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I have a very simple bash script that runs flawlessly when I do



sh /home/myusername/backup/removeOldBackup.sh

but when I add it to crontab like

* * * * * sh /home/myusername/backup/removeOldBackup.sh


* * * * * /bin/sh /home/myusername/backup/removeOldBackup.sh

it never works...

This is my script:


find . -name 'files_20[1-3][0-9]-[0-9][0-9]-[1-2][1-9]--*' -delete
find . -name 'files_20[1-3][0-9]-[0-9][0-9]-0[2-9]--*' -delete

find . -name 'database_20[1-3][0-9]-[0-9][0-9]-[1-2][1-9]--*' -delete
find . -name 'database_20[1-3][0-9]-[0-9][0-9]-0[2-9]--*' -delete

This is my script permissions:

-rwxr-xr-x 1 root root 295 Jul 25 10:07 /home/myusername/backup/removeOldBackup.sh

Crontab is added for user root.

This is what I find in /var/log/syslog:

Jul 25 10:11:01 myservername /USR/SBIN/CRON[7583]: (root) CMD (sh /home/myusername/backup/removeOldBackup.sh)

So again, when I run the script manually, my backup files get removed correctly. When it is run by cron, they never get removed. I'm using debian-6.0-x86_64.

marked as duplicate by cuonglm, jasonwryan, Anthon, Ramesh, derobert Jul 25 '14 at 17:06

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  • 1
    Your find runs on current working directory ie. when you run your script as ./script.sh, everything works fine. However, when cron runs your script, the current working directory is not what you expect it to be. Add cd /correct/path in the beginning of your script or use an absolute path for find. – Sami Laine Jul 25 '14 at 8:43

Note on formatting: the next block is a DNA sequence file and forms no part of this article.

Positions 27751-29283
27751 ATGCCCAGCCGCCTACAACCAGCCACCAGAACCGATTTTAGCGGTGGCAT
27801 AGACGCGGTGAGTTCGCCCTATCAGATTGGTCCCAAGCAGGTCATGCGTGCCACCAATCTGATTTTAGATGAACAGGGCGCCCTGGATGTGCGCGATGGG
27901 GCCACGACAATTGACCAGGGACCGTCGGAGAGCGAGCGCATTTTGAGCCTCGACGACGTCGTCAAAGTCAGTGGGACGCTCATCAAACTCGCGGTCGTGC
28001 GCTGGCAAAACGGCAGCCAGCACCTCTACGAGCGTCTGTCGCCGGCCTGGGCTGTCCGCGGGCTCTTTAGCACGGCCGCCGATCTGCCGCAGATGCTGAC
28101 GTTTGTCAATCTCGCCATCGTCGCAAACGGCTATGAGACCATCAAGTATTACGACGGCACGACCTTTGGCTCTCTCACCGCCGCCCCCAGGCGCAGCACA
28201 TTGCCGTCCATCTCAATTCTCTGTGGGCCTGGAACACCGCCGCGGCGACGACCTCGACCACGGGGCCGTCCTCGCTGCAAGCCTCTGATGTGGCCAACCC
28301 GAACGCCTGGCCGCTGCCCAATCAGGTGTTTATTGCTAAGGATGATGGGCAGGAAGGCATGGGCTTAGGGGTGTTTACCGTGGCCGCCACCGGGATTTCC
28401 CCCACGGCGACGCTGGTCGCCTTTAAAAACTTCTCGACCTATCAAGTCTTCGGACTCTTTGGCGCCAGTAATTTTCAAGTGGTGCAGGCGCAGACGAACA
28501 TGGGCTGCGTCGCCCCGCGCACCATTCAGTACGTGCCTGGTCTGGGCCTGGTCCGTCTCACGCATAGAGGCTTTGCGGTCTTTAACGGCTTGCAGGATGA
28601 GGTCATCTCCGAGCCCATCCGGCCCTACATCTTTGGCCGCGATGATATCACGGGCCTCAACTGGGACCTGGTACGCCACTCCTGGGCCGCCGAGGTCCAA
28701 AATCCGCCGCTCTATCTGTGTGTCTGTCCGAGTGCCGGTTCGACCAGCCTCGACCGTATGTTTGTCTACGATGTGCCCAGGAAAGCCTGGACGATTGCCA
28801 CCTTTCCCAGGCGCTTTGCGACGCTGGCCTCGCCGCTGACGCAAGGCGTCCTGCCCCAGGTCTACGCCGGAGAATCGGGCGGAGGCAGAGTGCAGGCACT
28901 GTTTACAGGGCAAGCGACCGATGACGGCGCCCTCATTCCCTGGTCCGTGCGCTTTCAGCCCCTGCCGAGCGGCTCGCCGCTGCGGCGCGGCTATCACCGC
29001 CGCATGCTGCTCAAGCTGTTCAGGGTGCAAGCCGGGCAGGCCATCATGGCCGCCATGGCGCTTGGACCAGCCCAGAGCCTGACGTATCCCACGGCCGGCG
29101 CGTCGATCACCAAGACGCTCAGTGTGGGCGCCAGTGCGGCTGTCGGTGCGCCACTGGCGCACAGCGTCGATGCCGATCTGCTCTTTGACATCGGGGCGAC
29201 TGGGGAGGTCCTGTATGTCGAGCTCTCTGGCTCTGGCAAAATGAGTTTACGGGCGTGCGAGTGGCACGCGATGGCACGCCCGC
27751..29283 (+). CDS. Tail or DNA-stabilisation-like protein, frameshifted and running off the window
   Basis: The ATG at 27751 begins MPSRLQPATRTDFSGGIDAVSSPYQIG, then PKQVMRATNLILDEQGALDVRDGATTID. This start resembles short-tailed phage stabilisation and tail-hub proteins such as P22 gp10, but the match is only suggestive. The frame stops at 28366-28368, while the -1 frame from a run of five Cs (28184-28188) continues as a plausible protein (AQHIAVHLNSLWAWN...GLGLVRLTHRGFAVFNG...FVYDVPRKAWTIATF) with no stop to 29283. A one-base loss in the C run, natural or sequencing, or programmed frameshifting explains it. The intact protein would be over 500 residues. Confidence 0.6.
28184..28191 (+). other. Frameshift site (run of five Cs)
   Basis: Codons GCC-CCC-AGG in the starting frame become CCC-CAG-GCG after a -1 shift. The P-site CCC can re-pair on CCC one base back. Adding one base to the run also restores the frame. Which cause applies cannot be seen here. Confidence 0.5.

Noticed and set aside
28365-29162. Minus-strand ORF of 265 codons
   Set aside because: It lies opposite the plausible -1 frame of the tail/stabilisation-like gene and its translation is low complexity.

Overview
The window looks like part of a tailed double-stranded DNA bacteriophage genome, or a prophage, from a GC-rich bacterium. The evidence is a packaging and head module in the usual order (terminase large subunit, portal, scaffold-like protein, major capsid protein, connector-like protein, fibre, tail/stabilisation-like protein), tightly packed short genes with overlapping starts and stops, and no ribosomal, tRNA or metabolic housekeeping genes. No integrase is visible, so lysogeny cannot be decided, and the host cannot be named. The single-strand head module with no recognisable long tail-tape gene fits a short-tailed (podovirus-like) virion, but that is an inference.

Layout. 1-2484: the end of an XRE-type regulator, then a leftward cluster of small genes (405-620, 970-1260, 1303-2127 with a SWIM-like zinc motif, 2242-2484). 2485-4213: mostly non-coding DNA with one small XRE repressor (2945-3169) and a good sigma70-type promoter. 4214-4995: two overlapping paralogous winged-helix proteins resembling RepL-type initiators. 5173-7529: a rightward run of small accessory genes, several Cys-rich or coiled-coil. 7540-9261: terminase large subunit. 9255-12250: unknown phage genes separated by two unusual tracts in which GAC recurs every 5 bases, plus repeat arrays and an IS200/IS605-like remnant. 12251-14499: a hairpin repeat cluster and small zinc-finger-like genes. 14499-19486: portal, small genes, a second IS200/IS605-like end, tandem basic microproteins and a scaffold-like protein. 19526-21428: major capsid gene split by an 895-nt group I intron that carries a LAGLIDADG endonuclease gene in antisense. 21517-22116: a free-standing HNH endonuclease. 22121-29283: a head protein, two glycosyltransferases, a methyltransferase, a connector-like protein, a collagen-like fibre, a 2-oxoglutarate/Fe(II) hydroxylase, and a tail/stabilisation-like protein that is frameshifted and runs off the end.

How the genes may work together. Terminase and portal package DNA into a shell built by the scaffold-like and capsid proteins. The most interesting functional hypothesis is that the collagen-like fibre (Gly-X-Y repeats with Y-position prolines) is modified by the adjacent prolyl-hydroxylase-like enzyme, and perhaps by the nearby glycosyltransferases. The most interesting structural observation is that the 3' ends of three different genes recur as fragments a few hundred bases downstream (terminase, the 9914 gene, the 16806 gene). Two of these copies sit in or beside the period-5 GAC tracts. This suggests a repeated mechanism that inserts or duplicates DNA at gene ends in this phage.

• I tried to find an answer here on stackexchange as well as googling but didn't think the path might be the reason. I just thought the script doesn't run at all. Thank you both for help. – borsuk Jul 25 '14 at 11:28

To formalise and expand on what someone said in a comment, when you put something in root's crontab it will run inside /root, not in the directory the script is in, because cron doesn't even know where that is. Because your backup files aren't in that directory tree, the find command never reaches them. So the job is running, it just never finds any files to delete. Providing an absolute path to find or adding cd /home/myusername/backup first will fix your problem.

Nonetheless, there doesn't seem to be a need to run this cronjob as root at all: all the files are inside myusername's home directory and presumably owned by them too. Why not put your cronjob inside that user's crontab instead? Run crontab -e as myusername and add the exact same line you used for root's version. That way you aren't needlessly running a task as a privileged user (which automatically deletes files, no less), and you'll also be in a working location for the script to start with.

  • Backup files are generated by root. I know it might not be the best practice, but I don't have time to reorganize it all now. Thank you! – borsuk Jul 25 '14 at 11:26

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